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August 1996, Vol. 119, No. 8
Computers may be the most profound technology since steam power ignited the Industrial Revolution. Computer technology is altering the form, nature, and future course of the American economy, increasing the flow of products, creating entirely new products and services, altering the way firms respond to demand, and launching an information highway that is leading to the globalization of product and financial markets.
In addition to affecting the methods of production among firms, computers are changing the relationship between labor and organization. The traditional pyramid-shaped organizational structure of most corporate firms is the by-product of the Industrial Revolution, which moved work from the individual or family unit to an organizational structure.
Computer technology challenges the traditional management hierarchy, moving many organizations from a pyramid-shaped structure to a flatter structure. Historically, decisions were passed from top management to the next management layer; today, computers permit companies to communicate throughout their organizations instantaneously, without regard for traditional management structures.1 Such wider distribution of authority in some companies has put new emphasis on enhancing labor efficiency by replacing fragmented work with integrated work tasks. This can lead to upgrading worker skills, as shifting flexibility among the production of various goods and services requires a more highly trained work force.1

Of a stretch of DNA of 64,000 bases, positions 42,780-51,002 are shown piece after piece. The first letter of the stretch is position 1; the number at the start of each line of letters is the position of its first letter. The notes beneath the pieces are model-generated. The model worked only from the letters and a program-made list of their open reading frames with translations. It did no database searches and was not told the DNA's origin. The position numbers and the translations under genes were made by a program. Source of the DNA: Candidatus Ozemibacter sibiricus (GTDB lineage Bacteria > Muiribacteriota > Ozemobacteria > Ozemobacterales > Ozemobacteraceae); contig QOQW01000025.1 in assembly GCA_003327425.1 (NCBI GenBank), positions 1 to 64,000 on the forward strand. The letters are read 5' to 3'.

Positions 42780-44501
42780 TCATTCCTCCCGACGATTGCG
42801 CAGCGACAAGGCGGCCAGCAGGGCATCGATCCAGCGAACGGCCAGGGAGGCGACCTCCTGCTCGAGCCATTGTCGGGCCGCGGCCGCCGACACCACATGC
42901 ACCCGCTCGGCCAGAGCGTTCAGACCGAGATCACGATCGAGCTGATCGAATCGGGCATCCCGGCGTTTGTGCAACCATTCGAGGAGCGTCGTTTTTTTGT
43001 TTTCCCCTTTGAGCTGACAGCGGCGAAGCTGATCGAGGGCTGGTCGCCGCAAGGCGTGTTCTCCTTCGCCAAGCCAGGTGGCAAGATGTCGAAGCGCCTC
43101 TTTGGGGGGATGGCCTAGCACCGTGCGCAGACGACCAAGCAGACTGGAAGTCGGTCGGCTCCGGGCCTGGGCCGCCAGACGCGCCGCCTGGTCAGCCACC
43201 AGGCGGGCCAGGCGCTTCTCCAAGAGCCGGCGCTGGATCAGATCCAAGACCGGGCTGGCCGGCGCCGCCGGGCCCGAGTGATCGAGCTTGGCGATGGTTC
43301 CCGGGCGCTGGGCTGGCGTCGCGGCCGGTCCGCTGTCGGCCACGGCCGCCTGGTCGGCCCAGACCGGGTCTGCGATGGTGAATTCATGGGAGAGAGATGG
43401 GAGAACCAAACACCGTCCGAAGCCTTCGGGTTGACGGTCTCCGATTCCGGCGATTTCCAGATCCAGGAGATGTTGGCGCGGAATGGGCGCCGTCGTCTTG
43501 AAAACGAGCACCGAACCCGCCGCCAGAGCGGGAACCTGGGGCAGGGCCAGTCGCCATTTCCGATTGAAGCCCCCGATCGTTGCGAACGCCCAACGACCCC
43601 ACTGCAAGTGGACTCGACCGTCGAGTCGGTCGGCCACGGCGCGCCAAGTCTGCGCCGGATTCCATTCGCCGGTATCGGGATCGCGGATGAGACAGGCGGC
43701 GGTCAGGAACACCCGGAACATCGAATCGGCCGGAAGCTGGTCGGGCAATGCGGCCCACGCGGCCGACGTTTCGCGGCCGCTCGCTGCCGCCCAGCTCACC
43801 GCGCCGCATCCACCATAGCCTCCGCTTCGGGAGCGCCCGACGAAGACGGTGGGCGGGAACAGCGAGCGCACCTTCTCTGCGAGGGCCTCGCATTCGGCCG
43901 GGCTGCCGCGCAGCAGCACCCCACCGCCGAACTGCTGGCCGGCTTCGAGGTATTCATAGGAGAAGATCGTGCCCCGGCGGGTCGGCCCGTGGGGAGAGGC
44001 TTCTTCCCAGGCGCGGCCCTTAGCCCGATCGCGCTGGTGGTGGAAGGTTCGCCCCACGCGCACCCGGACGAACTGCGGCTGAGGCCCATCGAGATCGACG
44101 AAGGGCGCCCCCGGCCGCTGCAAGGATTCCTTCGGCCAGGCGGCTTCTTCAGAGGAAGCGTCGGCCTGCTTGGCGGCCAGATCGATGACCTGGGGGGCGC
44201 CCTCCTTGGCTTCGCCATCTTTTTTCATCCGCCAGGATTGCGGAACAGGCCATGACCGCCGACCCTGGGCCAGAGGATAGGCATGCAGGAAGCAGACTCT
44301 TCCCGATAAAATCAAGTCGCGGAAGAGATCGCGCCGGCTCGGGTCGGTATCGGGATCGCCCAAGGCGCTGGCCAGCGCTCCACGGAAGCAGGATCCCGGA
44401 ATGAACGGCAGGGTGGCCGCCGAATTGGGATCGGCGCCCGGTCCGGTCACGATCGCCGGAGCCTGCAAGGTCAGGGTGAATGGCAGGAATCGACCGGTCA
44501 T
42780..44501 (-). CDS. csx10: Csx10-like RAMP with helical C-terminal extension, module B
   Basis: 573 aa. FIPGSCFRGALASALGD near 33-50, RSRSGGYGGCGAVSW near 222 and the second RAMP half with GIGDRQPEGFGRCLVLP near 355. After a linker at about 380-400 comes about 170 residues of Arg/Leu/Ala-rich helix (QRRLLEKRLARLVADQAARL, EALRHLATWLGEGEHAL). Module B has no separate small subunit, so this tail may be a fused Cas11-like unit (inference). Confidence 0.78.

This issue of the Monthly Labor Review explains how computers have affected jobs in selected manufacturing and services industries and in high-tech defense industries, and discusses an emerging market made possible by computers the home market. This article presents an overview of the six articles included in this series; it begins by summarizing some of the rapid changes that have occurred in computer technology over the years.
This excerpt is from an article published in the August 1996 issue of the Monthly Labor Review. The full text of the article is available in Adobe Acrobat's Portable Document Format (PDF). See How to view a PDF file for more information.
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1 Howard Isenberg, "The Second Industrial Revolution - The Impact of the Information Explosion," Industrial Engineering, March 1995, p. 15.
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